As for the Sikh community, the word “Allah” appears in their holy book the Guru Granth Sahib. Sikhs believe that book contains the revealed word of God, and the word “Allah” appears in the original language of the Guru Granth Sahib, Punjabi, the language used by the Sikh community in their worship all over the world. Sikhs are not allowed to change the original words in their holy book. It is unfair to expect them to do so.
Appeal for calm and understanding
We appeal to all concerned to see the issue as from the point of law and the Federal Constitution, and in its proper perspective. We cannot allow our emotions to cloud this issue. Any pressure brought to bear on the Judiciary would undermine its integrity and impartiality. In the end the matter must be looked from the point of law and the legitimate rights of all the communities.
We welcome the efforts and statements made by various leaders calling for calm, and attempting to initiate dialogue between the religious communities. In such dialogue, we must stress that all parties must recognise that
- There is still law in place to control and restrict the propagation of other religions to Muslims.
- The word “Allah” still cannot be used to preach other religions to Muslims. The High Court only ruled that “Allah” can be used by Christians in their own religious practices and internal publications.
- This is exactly the position it has been for more than 20 years, and agreed to by both Tun Mahathir and Tun Abdullah Badawi.
We are ready and willing to assist in further dialogues between the leaders of all religious groups so that all parties can understand each other’s concerns, and work towards resolving this situation in our usual Malaysian spirit of muhibbah.
Rev. Dr Thomas Philips,
Joint Press Statement dated 8th September 1988 issued by the Malaysian Consultative Council of Buddhism, Christianity, Hinduism and Sikhism (MCCBCHS) and the Christian Federation of Malaysia (CFM)
We, the Executive Committee and members of the Malaysian Consultative Council of Buddhism, Christianity, Hinduism and Sikhism and the Executive Committee members of the Christian Federation of Malaysia (CFM), strongly object to the passing of the bill on ‘Control and Restriction of the Propagation of Non-Islamic Religions Bill 1988′ which was passed on Tuesday, September 6 in the Perak State Assembly.
A delegation from the CFM met Dato’ Seri Ramli Ngah Talib on 1st September to express our deep concern over the then proposed Bi1l.
Contrary to Press reports (N.S.T. 7/9/88), which stated that all objections to the Bill were found to be baseless, we would like to state in no uncertain terms that this is incorrect.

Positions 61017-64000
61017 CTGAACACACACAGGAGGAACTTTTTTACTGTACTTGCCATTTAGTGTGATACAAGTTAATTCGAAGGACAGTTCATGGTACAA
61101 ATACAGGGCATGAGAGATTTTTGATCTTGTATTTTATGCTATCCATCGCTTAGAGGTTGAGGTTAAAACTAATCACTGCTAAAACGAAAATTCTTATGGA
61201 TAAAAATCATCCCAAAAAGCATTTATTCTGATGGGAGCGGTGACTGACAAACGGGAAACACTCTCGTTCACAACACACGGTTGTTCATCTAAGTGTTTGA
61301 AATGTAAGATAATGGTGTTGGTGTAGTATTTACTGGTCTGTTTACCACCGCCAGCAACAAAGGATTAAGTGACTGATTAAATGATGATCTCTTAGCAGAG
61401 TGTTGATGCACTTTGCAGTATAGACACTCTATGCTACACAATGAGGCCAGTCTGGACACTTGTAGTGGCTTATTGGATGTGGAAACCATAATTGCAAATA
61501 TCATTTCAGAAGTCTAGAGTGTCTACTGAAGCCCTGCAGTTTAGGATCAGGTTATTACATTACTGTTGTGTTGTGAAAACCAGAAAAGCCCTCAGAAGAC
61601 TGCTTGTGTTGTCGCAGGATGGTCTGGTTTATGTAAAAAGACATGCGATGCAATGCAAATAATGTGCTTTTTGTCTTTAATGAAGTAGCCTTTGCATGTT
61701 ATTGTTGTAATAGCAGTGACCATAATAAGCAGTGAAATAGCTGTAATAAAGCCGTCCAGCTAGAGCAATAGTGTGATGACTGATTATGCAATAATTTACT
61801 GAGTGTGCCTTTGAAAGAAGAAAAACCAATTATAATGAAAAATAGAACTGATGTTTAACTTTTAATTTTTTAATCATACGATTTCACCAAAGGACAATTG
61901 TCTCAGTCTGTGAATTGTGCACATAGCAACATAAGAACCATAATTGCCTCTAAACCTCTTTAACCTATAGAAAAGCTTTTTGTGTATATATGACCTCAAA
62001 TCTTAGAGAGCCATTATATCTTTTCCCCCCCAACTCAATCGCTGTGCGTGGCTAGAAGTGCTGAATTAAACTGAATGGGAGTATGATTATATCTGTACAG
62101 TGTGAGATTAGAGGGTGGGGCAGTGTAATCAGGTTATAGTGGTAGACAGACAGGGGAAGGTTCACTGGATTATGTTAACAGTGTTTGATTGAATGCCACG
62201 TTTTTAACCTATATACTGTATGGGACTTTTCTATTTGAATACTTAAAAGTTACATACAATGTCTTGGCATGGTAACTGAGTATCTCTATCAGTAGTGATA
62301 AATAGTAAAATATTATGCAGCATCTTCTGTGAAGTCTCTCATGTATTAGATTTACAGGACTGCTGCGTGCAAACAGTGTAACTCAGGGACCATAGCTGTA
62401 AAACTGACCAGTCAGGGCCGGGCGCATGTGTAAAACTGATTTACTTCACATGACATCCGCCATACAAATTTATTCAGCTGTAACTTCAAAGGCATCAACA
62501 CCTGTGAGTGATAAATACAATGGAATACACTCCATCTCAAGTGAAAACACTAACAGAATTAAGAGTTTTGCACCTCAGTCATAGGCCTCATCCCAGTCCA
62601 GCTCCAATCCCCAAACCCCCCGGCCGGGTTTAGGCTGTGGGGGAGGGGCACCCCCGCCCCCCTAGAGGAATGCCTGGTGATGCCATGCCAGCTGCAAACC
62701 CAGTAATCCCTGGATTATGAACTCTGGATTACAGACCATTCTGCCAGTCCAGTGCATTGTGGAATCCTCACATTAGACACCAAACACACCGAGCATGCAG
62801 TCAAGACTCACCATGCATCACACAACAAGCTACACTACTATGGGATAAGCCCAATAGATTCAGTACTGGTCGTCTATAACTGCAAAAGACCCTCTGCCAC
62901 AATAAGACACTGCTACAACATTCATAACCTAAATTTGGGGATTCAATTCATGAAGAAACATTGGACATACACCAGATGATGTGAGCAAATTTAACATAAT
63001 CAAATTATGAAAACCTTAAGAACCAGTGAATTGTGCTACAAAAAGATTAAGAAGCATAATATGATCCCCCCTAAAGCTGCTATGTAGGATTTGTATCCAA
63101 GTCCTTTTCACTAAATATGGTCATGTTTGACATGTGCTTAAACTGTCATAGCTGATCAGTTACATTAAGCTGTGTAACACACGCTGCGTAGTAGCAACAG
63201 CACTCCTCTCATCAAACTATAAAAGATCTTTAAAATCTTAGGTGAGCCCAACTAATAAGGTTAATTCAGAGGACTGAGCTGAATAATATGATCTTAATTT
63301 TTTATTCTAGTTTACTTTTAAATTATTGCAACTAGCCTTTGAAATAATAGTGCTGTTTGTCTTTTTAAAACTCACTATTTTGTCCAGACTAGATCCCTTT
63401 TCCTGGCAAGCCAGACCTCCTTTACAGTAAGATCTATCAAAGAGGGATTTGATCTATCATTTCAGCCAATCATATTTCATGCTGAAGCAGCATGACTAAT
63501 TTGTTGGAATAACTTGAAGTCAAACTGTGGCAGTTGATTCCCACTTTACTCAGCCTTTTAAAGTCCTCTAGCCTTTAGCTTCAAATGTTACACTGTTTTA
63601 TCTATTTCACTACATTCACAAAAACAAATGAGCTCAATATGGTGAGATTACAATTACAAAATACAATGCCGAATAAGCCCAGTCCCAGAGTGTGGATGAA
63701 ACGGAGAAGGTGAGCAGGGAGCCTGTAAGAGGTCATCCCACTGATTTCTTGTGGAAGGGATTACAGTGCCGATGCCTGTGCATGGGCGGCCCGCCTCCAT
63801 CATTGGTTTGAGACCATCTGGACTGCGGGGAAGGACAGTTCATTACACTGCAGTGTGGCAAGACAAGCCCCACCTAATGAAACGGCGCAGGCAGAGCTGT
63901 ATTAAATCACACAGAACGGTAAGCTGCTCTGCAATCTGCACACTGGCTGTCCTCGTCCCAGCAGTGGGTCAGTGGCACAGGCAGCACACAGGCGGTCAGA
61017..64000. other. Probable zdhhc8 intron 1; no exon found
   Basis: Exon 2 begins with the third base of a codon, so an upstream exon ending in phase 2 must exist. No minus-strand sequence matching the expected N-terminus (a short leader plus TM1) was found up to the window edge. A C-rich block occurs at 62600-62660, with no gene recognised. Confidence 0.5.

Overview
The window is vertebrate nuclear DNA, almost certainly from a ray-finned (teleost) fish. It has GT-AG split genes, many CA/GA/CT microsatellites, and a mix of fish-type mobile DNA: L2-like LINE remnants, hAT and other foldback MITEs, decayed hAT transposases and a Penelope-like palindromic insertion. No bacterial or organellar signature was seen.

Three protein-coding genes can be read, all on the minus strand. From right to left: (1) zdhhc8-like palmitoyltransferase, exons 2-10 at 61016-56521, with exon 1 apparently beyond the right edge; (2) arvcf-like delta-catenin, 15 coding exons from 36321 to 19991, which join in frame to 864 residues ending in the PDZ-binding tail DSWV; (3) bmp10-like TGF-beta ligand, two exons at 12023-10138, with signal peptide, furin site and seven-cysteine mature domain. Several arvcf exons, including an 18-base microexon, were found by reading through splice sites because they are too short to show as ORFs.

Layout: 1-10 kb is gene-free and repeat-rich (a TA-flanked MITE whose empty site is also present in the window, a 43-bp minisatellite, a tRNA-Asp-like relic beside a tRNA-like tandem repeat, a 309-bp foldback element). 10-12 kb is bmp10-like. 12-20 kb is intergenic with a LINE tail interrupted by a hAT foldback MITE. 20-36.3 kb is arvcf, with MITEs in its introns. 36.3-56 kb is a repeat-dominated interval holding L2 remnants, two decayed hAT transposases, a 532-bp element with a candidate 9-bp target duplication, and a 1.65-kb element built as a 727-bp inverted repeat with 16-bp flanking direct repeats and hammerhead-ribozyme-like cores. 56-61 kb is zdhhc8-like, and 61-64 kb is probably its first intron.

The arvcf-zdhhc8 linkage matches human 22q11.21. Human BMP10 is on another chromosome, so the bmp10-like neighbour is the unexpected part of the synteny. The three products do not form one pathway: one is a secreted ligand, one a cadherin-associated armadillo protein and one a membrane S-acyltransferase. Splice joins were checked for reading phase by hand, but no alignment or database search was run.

And it is equally false as reported in Utusan Malaysia 3/9/88 that the delegation was “satisfied” with the explanation given by Dato’ Seri Ramli on the necessity of passing the above State Bill.
The objections that we raised with Dato’ Seri Ramli Ngah Talib were that:
- The then proposed Bill would undermine national integration and unity by keeping any meaningful social intercourse with other communities in the country (clauses 4, 5, 6, 7, 8, of the Bill).
- The Bill seeks to undermine religious understanding and respect by keeping a community from knowing about the beliefs and practices of other religions; understanding one another’s religious beliefs and practices will give rise to greater mutual tolerance and harmonious co-existence.
- The Bill contradicts the National Language policy and the “Cintailah Bahasa Kita” campaign, which the Government is presently, promoting. Now non-Muslim are prevented from using the 25 prohibited words, which are currently Bahasa Malaysia words. This is incomprehensible!
- In our religions, there are no alternative words to do some of the prohibited words. As a result, this has created great distress, conflict and confusion amongst our faithful.
- Some of the prohibited words are actually pre-Islamic and have been used by non-lslamic for centuries. There are no valid reasons why our faithful should de prevented from using them.
- Muslims and Christians in 33 countries of the world are using the same word “Allah”. There is no reason why in Malaysia, a country which professes to be progressive, should prohibit the use of words like “Allah” and other words by non-Muslim. In The case of Sikhs, most of these prohibited words are in their Holy Scripture and in their exegetical text.
We, members of the Malaysian Consultative Council of Buddhism, Christianity, Hinduism and Sikhism and members of the Christian Federation of Malaysia, must in all conscience reject this Perak Bill. This is unconstitutional and clear interference with the free practice of one’s religion.
Mr. Joginder Singh, MCCBCHS President Bishop Antony Selvanayagam, CFM Chairman